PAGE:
The Recovery and Peacebuilding methodology has been used in several counties over the last few years. Below are details of these experiences.
Recovery and Peacebuilding Assessment in Ukraine, called the Ukraine Recovery and Peacebuilding Assessment (Ukraine RPA) was conducted between November 2014 and February 2015 in response to a Government of Ukraine request to assess and plan recovery and peacebuilding efforts in the conflict-affected regions of eastern Ukraine. The assessment was designed in two phases: a first phase addressing urgent and achievable priorities within the existing security environment, and a second phase dependent on the evolving security situation.
The RPA was launched in November 2014, and in February 2015 produced a set of costed and prioritized interventions aimed at restoring critical infrastructure and services, improving economic livelihoods, and strengthening social resilience and peacebuilding.
The MIEC in northern Mali was launched in July 2015, and covered the impact of the conflict in the country’s northern region. The MIEC identified needs and priorities, as well as related costs, to ensure a rapid recovery, address poverty, and promote development. It also included a review of implementation, financing and monitoring mechanisms required to ensure that the activities identified could be implemented in the high risk operational environment.
The assessment was formally presented in March 2016, and was subsequently used by government as the basis to develop the National Strategy for the Development of the North. The government strategy was validated in July 2017.
The RPBA in North-East Nigeria was undertaken between January and May of 2016, and covered the six North Eastern states of Adamawa, Bauchi, Borno, Gombe, Taraba and Yobe. It responded to a Government of Nigeria request to assess the impact of, and propose strategic interventions to address the devastation caused by the conflict with Boko Haram. The conflict had led to the loss of an estimated 20,000 lives, and displacement of 1.8 million people. The crisis exacerbated the strains on a population that was already among the most underdeveloped and vulnerable in the country.
The RPBA was completed in March 2016, and incorporated into the government plan for the affected states, Rebuilding the North East: The Buhari Plan.
Central African Republic
The RPBA in Central African Republic (CAR), adopted by the government as the National Recovery and Peacebuilding Plan (RCPCA), was initiated by an April 2016 government request. A scoping mission was conducted by European Union, United Nations, and World Bank in May 2016, followed by support to government through a core team comprising representatives of the Joint Declaration1 partners, the African Development Bank (AfDB), and the French Development Agency (AFD). Priorities for addressing recovery and peacebuilding were assessed against three priority pillars: (i) support peace, security and reconciliation, (ii) renew the social contract between the state and the population, and (iii) promote economic recovery and boost productive sectors. An aid architecture was proposed based around mechanisms for coordination and dialogue, financing instruments, and monitoring and reporting systems.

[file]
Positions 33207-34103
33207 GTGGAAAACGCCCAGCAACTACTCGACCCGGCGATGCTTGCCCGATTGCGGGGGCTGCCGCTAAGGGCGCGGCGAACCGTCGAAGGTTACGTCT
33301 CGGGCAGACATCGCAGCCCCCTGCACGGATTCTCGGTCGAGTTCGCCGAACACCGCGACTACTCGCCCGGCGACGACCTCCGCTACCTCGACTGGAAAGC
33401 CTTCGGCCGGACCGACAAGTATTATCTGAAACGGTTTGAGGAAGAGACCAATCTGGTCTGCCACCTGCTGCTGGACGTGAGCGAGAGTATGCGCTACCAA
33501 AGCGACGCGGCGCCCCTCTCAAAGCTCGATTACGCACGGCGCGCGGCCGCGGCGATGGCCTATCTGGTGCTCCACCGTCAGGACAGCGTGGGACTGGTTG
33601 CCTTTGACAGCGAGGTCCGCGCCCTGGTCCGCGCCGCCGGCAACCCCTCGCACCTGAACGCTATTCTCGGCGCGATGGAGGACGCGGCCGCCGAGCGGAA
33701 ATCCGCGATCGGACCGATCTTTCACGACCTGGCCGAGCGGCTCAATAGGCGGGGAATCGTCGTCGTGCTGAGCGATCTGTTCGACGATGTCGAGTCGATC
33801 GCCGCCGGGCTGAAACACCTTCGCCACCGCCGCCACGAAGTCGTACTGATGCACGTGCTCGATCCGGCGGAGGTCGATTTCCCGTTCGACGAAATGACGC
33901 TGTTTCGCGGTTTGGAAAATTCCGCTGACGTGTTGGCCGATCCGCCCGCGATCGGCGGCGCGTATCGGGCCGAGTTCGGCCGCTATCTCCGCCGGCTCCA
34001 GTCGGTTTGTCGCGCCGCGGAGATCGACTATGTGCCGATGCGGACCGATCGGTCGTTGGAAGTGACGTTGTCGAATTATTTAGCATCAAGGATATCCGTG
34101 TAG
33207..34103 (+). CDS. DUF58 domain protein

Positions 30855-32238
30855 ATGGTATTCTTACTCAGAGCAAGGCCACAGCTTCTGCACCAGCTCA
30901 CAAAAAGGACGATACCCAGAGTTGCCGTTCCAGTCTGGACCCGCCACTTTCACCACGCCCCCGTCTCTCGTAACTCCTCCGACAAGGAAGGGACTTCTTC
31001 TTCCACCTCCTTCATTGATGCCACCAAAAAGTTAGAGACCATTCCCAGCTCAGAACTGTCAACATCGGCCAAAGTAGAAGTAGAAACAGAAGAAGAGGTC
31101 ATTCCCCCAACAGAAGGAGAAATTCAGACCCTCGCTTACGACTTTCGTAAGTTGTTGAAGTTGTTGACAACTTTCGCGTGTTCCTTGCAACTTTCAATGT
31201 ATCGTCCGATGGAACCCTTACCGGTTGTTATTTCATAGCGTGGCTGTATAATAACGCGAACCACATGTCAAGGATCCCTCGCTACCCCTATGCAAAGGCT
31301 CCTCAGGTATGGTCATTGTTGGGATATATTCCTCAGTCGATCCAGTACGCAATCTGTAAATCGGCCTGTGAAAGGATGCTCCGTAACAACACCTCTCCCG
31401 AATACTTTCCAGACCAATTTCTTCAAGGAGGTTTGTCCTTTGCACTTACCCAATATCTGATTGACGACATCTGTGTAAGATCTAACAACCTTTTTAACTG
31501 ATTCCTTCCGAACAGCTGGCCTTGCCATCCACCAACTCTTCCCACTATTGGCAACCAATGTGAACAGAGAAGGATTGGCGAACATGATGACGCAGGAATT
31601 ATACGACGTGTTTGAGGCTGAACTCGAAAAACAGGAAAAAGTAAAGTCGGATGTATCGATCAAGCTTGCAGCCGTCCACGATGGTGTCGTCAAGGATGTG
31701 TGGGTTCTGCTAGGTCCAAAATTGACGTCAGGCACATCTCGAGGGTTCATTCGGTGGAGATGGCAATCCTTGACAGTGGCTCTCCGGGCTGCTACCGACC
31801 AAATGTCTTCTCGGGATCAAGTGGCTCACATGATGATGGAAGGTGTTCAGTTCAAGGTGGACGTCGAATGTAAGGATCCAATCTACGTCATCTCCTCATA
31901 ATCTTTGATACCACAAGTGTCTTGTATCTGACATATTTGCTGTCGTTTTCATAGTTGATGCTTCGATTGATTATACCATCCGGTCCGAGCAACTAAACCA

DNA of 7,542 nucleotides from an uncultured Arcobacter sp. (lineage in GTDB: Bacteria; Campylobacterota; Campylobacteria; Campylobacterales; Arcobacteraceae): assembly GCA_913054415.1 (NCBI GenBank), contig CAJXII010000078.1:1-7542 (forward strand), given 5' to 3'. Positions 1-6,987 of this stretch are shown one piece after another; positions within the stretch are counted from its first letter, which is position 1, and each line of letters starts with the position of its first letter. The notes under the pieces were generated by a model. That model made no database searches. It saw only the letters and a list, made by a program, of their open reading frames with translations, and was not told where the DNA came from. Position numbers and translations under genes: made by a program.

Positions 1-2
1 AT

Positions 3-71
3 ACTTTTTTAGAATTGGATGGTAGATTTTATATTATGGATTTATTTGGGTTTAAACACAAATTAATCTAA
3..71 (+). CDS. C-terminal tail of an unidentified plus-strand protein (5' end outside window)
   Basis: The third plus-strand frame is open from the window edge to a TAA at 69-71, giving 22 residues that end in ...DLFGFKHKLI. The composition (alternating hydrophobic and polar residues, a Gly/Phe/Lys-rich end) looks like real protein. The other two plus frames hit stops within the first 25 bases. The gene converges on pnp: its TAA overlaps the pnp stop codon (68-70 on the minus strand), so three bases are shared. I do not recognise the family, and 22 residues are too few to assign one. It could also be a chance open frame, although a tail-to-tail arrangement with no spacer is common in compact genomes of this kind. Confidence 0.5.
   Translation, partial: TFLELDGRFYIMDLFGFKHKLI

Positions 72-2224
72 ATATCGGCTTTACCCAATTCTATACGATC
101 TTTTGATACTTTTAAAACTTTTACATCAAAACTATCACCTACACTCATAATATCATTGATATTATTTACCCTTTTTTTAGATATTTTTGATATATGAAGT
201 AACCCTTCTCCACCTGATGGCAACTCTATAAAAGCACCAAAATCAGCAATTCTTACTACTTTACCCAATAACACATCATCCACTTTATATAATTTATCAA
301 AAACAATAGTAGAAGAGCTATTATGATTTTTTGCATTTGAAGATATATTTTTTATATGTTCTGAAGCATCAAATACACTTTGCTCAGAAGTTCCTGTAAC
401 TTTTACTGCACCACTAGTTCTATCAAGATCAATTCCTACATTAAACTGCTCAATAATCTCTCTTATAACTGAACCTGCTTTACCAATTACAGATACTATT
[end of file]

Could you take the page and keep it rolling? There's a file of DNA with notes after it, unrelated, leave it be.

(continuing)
The assessment was adopted as the government’s National Recovery and Peacebuilding Plan (RCPCA) 2017 – 2021, and was presented at a conference in Brussels in November 2016. The conference attracted over 80 delegations, and featured side events with civil society and the private sector.
The RPBA in Cameroon was conducted between November 2016 and November 2017, and covered the subnational conflict that affected the four northern and eastern regions of the Far North, North, Adamawa, and East. The assessment addressed issues of long-standing marginalization and vulnerability, and the consequences of the new external pressures related to Boko Haram, and the cross-border spill of the conflict in the neighbouring Central African Republic. The assessment was conducted by the European Union, the United Nations, and the World Bank Group at the request of Ministry of the Economy, Planning and Regional Development (MINEPAT) of the Government of Cameroon.
The assessment process was conducted to complement and promote other ongoing efforts by the government and international partners, and was formalized as the Recovery and Peace Consolidation Strategy for Northern and Eastern Cameroon.